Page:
The American Board of Internal Medicine (ABIM) Foundation launched a campaign in 2012 called “Choosing Wisely.” The goal was to talk about medical care that might not be necessary, or may even be detrimental. Dr. Christine Cassel the head of the ABIM Foundation said submitted lists from physician specialty societies were “intended to start a national conversation about eliminating waste and unnecessary tests and procedures that don’t benefit the patient and can cause harm.”

Eight headache specialists were appointed by the American Headache Society (AHS) who reached a consensus regarding five situations commonly found in headache medicine that were linked with poor patient outcomes, low value care, and documented overuse or misuse of resources. These recommendations were submitted to the ABIM Foundation; they were unanimously approved.

The American Headache Society “Choosing Wisely” Recommendations:

1.  Don’t perform neuroimaging studies in patients with stable headaches that meet criteria for migraine.

2.  Don’t perform CT imaging for headache when MRI is available, except in emergency settings. When neuroimaging for headache is indicated, MRI is preferred over CT, except in emergency settings when hemorrhage , acute stroke or head trauma are suspected.

3.  Don’t recommend surgical deactivation of migraine trigger points outside of a clinical trial. The value of this form of “migraine surgery” is still a research question. Large, randomized controlled trials with long-term follow-up are needed to provide accurate estimates of the effectiveness and harms of surgery.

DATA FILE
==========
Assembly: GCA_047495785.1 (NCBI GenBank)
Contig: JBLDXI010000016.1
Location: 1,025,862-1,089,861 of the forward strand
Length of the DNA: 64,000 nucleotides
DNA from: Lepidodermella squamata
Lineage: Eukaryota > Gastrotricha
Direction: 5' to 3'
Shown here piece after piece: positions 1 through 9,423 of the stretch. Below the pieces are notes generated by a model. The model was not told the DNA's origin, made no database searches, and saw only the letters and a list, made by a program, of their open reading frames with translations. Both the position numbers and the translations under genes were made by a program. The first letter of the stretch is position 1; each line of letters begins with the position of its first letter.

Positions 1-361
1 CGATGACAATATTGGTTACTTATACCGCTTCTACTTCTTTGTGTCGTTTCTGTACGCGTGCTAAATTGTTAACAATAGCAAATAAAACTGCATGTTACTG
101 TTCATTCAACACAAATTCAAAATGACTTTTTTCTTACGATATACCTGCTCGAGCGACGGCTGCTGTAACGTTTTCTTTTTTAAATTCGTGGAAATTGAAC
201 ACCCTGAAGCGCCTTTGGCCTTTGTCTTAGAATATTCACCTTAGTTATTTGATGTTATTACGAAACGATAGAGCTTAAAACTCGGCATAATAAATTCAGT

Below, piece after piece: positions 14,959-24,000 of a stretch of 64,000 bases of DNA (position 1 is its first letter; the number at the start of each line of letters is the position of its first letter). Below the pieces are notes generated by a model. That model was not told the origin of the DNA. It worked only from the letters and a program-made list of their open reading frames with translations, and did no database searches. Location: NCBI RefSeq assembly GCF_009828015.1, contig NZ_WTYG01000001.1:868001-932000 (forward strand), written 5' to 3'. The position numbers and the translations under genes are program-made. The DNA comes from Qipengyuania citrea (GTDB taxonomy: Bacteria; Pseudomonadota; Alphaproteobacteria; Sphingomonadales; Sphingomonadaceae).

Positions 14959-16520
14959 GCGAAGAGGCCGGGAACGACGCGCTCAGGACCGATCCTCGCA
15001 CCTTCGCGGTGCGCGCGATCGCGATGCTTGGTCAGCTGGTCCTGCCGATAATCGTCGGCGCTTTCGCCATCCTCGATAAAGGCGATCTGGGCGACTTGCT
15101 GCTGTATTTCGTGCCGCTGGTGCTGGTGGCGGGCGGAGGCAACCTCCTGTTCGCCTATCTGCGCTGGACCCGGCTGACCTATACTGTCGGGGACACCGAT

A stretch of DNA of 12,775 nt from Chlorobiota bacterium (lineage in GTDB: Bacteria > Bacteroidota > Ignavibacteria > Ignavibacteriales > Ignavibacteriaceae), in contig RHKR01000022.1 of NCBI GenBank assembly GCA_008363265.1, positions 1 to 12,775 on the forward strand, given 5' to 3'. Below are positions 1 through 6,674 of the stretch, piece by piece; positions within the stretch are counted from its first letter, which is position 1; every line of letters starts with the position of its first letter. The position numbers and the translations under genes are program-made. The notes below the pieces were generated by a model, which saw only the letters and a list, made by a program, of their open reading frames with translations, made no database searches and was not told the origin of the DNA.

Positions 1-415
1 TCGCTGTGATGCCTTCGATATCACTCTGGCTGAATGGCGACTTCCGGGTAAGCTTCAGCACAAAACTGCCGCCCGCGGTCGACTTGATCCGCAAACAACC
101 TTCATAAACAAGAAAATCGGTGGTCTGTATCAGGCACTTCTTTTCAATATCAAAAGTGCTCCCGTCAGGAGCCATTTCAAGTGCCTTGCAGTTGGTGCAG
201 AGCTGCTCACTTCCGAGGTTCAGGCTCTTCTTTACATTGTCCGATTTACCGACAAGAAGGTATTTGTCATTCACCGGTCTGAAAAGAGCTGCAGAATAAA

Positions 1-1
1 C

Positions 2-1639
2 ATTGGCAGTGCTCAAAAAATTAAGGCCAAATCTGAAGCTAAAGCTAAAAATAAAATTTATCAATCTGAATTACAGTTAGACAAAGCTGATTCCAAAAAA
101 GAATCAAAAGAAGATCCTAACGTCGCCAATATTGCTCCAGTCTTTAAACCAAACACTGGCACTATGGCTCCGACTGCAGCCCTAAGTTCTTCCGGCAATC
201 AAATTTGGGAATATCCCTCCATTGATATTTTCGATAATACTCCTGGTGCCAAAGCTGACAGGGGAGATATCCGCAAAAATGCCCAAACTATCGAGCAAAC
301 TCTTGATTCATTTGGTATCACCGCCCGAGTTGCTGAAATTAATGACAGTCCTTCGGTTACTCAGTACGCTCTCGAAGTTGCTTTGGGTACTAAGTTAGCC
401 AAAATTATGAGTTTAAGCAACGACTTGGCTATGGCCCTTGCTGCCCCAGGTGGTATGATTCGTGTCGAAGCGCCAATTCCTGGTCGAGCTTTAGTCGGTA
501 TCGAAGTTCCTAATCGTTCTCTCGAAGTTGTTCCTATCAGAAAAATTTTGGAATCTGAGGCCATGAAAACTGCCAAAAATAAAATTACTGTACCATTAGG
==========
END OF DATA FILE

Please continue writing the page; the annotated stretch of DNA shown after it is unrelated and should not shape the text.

4.  Don’t prescribe opioid or butalbital-containing medications as first-line treatment for recurrent headache disorders. This recommendation is not meant to imply that opioid or butalbital medications are always inappropriate treatments for recurrent headache treatments. It is meant to address the appropriate order in which medication classes should typically be used. The committee felt there is strong evidence that these medications should be avoided as first-line treatment in all recurrent headache disorders, not just migraine.

5.  Don’t recommend prolonged or frequent use of over-the-counter pain medications for headache.  OTC medications are appropriate for occasional headaches if they work without uncomfortable side effects. Frequent use (particularly of caffeine-containing medications) can lead to an increase in headaches – resulting in “medication overuse headache” (MOH). OTC medications should be limited to no more than 2 days per week. In addition to MOH, prolonged use of acetaminophen can cause liver damage, while overusing nonsteroidal anti-inflammatory drugs may lead to gastrointestinal bleeding.

Members of the American Headache Society Choosing Wisely Task Force: Elizabeth Loder, AHS President, Chair; Stephen Silberstein, Chair of the Guidelines and Position Statements Committee; Benjamin Frishberg; Randolph W. Evans; Scott Litin, Josef Stakic, Donald Dworek; Jessica Ailani.     Headache: The Journal of Head and Face Pain       November/December   2013

 

 

 

 

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